For me in 2021, the concept of resiliency brings new use cases, examples, and lessons learned as individuals and organizations tackle new challenges. It means continuing forward in the face of known and unknown adversity. Resilience can be tagged with different qualifiers such as “cyber” or “operational”, but from my personal experience, it comes down to people as much as it does processes and technologies. This is especially true for industrial environments where the crew’s (operator’s) awareness and ability to operate the ship (plant) is as important as the technical solutions that support a resilient system.
Cyber Resilience Guidance
The idea of operational resilience has been around for quite some time. An organization with the ability to operate through unexpected events started to manifest itself in the cyber realm through disaster recovery and continuity of operations planning. Early cybersecurity controls from NIST and others included these concepts as processes that should exist, be exercised, and assessed on a regular basis. This came at a time when IT outages would have a direct impact on the bottom line of a company, as a result of more and more enterprise systems becoming critical (dare I say, converged) to business operations.
From an industrial perspective, this feels familiar. As more and more enterprise-like technology is brought into the industrial environments through modernization, operational resilience becomes tied to cyber resilience. Recognizing this, CISA and others have created guidelines, controls, and assessment methodologies addressing resilience head-on.
While I do enjoy a 299 question interview process as much as the next (spoiler alert, I really do enjoy these things), that is an entirely different blog.
🚀 I’d rather talk about spaceships. 🚀
Operational Resilience: Keeping the Lights on Since 1882
Taking a step back from guidelines and controls, let’s focus on the people. When have you felt most resilient to change? For me, it’s when I was confident or secure in some of the basics: knowledge, awareness, experience, empowerment. Efforts to predict the future or theorycraft how a situation may unfold are useful exercises, but the confidence in knowing my particular abilities and surroundings creates an unmatched feeling of resilience.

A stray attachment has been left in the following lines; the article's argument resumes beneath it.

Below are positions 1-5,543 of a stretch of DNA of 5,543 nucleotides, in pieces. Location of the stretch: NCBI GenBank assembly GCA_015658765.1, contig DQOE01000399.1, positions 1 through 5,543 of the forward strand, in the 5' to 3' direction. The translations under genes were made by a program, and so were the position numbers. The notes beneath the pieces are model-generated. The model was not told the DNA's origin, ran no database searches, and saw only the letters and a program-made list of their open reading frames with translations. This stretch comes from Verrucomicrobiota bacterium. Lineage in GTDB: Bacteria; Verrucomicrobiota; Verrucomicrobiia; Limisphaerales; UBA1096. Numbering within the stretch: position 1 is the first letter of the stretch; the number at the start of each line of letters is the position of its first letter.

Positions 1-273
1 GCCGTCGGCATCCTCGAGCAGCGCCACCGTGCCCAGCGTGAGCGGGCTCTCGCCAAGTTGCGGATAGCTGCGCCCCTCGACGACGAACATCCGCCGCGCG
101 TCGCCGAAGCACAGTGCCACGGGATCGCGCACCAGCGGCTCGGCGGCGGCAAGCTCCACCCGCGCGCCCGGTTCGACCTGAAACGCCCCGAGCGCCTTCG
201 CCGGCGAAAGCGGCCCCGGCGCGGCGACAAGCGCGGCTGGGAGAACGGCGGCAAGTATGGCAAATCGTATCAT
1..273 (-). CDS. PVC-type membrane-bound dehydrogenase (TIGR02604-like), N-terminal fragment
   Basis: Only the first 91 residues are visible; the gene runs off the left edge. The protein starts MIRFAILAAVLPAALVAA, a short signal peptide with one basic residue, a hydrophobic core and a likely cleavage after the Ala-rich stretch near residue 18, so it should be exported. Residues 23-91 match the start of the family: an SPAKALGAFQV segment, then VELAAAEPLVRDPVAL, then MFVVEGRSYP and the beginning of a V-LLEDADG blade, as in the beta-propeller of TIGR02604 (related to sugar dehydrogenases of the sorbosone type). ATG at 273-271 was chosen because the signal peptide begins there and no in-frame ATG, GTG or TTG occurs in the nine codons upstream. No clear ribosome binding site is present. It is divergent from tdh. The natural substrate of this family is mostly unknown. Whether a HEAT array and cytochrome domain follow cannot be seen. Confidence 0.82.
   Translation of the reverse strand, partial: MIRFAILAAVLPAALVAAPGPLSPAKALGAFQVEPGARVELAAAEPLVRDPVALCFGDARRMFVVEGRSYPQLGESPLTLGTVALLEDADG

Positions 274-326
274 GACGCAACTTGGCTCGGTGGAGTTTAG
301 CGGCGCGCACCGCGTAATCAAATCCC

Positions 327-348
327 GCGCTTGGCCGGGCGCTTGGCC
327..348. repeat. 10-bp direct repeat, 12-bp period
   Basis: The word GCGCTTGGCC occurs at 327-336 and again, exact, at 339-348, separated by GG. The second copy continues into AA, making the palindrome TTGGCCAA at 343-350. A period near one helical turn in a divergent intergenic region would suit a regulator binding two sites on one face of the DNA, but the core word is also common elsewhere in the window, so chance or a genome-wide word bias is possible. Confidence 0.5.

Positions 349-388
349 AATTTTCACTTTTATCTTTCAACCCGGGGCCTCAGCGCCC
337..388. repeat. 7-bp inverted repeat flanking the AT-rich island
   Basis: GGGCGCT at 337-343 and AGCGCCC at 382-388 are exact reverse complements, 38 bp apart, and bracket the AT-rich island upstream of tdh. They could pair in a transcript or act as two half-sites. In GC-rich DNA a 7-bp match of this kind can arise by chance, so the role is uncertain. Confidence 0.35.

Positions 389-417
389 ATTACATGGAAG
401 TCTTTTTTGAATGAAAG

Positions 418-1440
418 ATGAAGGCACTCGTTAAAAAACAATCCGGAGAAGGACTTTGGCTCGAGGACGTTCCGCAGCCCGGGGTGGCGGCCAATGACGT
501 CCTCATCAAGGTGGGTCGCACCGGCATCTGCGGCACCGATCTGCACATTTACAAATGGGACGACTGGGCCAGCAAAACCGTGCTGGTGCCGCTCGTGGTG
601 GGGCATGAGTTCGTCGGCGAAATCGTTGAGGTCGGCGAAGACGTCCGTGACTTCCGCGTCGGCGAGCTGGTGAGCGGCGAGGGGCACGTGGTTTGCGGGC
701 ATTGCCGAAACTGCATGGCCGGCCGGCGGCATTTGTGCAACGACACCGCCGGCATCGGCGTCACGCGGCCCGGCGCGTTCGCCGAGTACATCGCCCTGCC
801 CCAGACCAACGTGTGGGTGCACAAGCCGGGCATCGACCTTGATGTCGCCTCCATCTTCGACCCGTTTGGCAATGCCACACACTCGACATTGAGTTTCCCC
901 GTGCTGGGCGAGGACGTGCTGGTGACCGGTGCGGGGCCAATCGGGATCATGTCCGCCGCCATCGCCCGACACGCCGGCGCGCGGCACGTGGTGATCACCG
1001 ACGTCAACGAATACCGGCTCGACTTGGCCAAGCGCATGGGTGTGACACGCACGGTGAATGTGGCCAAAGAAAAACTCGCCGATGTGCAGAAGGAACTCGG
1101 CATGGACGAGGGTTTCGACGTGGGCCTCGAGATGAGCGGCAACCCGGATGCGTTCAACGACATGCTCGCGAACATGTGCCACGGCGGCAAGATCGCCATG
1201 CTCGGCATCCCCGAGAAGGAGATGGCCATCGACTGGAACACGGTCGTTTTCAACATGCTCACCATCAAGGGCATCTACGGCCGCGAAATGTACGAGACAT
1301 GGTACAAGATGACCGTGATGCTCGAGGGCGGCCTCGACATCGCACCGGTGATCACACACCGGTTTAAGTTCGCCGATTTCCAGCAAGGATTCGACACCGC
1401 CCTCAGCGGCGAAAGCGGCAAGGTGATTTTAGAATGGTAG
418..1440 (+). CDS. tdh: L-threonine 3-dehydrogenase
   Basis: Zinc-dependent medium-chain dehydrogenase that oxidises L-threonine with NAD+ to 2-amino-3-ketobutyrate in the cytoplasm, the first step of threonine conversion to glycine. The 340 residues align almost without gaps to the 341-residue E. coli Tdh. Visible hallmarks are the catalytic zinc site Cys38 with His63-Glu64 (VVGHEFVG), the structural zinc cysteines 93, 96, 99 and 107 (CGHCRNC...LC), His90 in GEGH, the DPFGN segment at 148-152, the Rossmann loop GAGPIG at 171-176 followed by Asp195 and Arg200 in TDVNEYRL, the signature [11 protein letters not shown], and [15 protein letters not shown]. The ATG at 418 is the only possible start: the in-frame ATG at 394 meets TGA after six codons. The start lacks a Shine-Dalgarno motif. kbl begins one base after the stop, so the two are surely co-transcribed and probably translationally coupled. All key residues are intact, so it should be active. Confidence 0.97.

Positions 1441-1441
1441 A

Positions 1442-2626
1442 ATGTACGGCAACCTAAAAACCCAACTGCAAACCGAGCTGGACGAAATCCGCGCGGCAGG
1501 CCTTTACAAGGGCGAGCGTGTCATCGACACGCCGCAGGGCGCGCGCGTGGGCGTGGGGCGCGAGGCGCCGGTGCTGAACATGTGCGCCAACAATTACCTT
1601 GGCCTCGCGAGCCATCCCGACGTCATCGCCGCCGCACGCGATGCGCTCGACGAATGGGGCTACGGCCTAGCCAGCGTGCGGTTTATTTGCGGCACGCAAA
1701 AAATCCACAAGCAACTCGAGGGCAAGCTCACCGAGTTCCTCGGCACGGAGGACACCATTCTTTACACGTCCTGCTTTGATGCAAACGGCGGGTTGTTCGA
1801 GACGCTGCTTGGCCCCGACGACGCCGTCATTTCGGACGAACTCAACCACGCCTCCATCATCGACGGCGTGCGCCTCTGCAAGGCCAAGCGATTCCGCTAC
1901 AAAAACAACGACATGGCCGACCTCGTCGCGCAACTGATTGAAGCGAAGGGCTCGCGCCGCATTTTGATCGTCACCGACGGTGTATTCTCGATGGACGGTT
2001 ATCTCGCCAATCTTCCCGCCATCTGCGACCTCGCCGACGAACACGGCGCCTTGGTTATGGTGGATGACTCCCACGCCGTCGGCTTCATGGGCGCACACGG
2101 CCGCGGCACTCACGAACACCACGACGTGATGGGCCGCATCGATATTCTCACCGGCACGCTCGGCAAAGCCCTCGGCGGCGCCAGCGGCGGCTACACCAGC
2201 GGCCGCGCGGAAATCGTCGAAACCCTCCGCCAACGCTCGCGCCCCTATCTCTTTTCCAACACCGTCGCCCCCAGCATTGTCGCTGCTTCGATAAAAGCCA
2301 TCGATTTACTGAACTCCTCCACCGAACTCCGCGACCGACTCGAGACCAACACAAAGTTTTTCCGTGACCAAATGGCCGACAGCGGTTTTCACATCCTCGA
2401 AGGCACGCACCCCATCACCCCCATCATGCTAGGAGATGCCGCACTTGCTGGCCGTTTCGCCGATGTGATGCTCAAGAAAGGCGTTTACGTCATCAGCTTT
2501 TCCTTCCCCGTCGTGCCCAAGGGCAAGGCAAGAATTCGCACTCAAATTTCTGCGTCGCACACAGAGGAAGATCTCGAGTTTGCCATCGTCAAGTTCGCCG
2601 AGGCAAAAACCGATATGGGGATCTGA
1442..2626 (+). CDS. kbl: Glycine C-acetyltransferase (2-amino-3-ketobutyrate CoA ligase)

We can handle this because of:
- The awareness of conditions
- The previous experience of same / similar conditions
- The visibility into the operational field
The Ship and its Crew
I love space operas, not just for their technical geekiness but mostly for the stories that play out among their people. Famous ships like NCC-1701, Serenity, and Galactica had a heart and soul of capable and empowered crew. Each knew not only what was technically possible in operations, but had the awareness and empowerment to understand the real possibilities under evolving circumstances. Each episode would start with some clear objective. Everything is going great then suddenly… BAM! 💥 Long-range sensors indicate unknown conditions.
The crew would leap into action collectively running diagnostics, sending out probes, and making decisions. Sometimes engineering would have to provide more power, or pilots take evasive action. But what always stuck out for me as the viewer — the times when they had to throw out the playbooks and improvise were always the most impressive. Trusting their instincts, taking in information, communicating with each other, and relying on their collective experience is what made the team resilient.
Now back down to earth. No story would be complete without at least mentioning the OODA Loop*, a concept developed by Col. John Boyd USAF. While much has been written about the OODA Loop and its applications to cyber, what is taken for granted is the continuous application within industrial operations. Supervisory Control and Data Acquisition is full of observation, orienting, deciding and acting through visibility into processes, and ability to act and control when necessary. The highly distributed yet centrally controlled nature of operational environments makes resiliency possible, but not without highly experienced operators.
*(As former USAF I am required to mention OODA Loop as frequently as possible. https://en.wikipedia.org/wiki/OODA_loop for more details)
The same can be said for cyber resilience. If we take an operational viewpoint, this ship/crew analogy applies to so many technologies in our realm: SIEMs, data lakes, IDS, firewalls, EDR/XDR. Sure, you need sound and capable ships, but if the crews cannot operate them with confidence, they fall under the slightest changes in condition.
Looking Past the Horizon
As we approach 2022, a much needed refocus on empowerment of people is critically important. New cyber threats, ongoing real-world challenges, and whatever’s next on the horizon is a continuing normal. When the storm blows, our operations should be like “a leaf on the wind, watch how I soar”, ready for anything and everything (but without the harpoon, Firefly fans). How do we do that? Through empowerment of people.
For us at SynSaber, empowerment for the operator, whether industrial or cyber, is enabled by visibility and awareness within the dark (read more about how we’re doing that in this press release: https://synsaber.com/synsaber-announces-palm-sized-operational-threat-sensor-sabers-for-industrial-asset-security-telemetry/). These are the building blocks to ensuring not only a resilient ship, but a crew with the confidence to operate through any new challenge.
Your assignment for the rest of 2021: Get to know your crew, not just those on the bridge or in engineering, but outside of your organization as well. Building the relationships and sharing war stories, use nerdy analogies from Firefly, and connect. The greatest ships in the world are nothing without their crew, and the same can be said for industrial/cyber operations.
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